BU-200 Hontangas, Castille and Leon, Spain
40 x 64 inches
C-print on Dibond
Jon Rafman's on-going project, The Nine Eyes of Google, employs screen captures of Google Street View, to produce large-scale photographic works. These images vary in form, across every possible photographic style and language. Works can range from gritty urban scenes of hard-boiled American street photography; picture perfect depictions of Cartier-Bresson's decisive moment; photojournalistic documentation of intense public events; family holiday snapshots at the beach; romantic pastoral scenes filled with nostalgia and beauty in the language of the formal landscape; comically unlikely, seemingly staged tableaux reminiscent of Jeff Wall to psychedelic abstraction produced by data compression and camera errors.
The blurring of faces, the unique digital texture, and the warped sense of depth resulting from the panoramic view are all particular to Street View's visual grammar and many features within the captures, such as the visible Google copyright and the directional compass arrows, continually point us to how the images are produced. Although Google's photography is obtained through an automated and programmed camera, the viewer cannot help but interpret the images. This method of photographing, artless and indifferent, does not remove our tendency to see intention and purpose in images. A street view image can give us a sense of what it feels like to have everything recorded, but no particular significance accorded to anything.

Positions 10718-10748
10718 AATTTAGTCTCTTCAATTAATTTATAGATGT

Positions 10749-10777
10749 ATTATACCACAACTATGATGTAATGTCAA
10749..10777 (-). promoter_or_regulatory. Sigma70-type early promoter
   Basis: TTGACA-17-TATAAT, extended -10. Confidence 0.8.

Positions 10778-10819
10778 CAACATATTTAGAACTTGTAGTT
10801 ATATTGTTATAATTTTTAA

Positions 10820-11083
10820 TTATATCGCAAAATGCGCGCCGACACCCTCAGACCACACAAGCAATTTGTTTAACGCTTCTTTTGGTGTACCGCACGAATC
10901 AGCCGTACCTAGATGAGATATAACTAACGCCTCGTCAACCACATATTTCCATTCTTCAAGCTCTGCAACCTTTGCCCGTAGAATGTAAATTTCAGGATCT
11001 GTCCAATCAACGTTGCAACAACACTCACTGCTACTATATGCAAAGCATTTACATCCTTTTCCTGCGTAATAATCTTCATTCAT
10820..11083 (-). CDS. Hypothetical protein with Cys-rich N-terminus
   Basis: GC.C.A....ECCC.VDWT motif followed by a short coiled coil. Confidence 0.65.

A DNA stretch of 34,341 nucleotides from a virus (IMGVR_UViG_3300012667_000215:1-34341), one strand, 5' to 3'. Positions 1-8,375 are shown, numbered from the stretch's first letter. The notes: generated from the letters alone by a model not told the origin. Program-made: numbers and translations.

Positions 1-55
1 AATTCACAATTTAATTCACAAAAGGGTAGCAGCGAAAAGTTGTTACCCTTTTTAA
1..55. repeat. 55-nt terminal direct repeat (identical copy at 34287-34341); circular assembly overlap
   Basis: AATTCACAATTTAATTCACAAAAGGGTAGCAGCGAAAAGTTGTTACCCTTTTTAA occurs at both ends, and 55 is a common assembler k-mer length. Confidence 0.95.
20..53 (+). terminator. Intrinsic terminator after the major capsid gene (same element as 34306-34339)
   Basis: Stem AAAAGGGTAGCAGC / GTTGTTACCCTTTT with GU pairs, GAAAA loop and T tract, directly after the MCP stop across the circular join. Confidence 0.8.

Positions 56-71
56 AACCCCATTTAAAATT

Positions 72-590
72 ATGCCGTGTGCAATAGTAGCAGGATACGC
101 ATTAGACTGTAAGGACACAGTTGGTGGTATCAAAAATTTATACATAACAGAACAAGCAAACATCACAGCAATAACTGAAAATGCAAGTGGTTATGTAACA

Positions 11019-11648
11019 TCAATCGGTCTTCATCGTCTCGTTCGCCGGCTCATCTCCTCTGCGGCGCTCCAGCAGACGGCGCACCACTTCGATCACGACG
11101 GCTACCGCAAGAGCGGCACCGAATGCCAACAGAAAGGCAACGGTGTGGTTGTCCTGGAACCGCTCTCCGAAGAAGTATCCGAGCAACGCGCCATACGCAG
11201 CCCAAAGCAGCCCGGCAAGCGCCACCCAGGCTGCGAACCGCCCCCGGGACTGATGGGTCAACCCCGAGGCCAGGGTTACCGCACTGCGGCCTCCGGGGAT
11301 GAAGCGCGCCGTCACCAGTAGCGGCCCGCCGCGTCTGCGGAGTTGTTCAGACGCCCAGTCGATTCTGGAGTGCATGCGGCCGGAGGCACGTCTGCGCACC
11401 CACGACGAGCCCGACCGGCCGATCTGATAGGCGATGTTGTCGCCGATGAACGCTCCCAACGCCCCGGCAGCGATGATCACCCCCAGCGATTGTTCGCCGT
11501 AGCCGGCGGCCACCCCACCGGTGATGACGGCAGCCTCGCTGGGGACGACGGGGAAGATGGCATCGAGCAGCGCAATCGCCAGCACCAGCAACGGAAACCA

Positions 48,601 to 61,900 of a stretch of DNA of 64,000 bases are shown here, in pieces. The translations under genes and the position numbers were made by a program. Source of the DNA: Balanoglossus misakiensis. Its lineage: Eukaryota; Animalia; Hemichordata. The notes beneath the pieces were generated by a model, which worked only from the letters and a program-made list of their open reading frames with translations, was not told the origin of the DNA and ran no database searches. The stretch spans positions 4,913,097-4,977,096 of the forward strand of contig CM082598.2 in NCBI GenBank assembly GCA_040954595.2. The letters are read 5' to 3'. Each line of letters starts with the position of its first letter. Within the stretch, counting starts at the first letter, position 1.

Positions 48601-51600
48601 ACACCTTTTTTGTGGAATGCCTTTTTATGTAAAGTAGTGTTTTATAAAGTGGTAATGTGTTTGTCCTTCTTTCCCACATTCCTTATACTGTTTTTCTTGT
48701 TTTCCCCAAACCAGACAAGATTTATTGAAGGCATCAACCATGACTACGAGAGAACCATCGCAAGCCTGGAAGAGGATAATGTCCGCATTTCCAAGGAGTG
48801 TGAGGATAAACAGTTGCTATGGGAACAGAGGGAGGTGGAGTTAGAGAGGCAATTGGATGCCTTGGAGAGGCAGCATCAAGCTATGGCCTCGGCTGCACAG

Rafman's 2010 web-based film work relates particularly to this series youtheworldandI.com (Private Collection, London) is a narrated film that uses Google Earth and Google Street View to allow the camera to move seamlessly through vast detailed three-dimensional space, while a story is relayed of a lost love who herself refused to be photographed at all. The narrator details his obsession with a found image of her on Street View, and his fruitless search for more.
Works from the series will be presented as a solo exhibition at The Saatchi Gallery, London in July 2012. Further writing by Rafman can be seen here.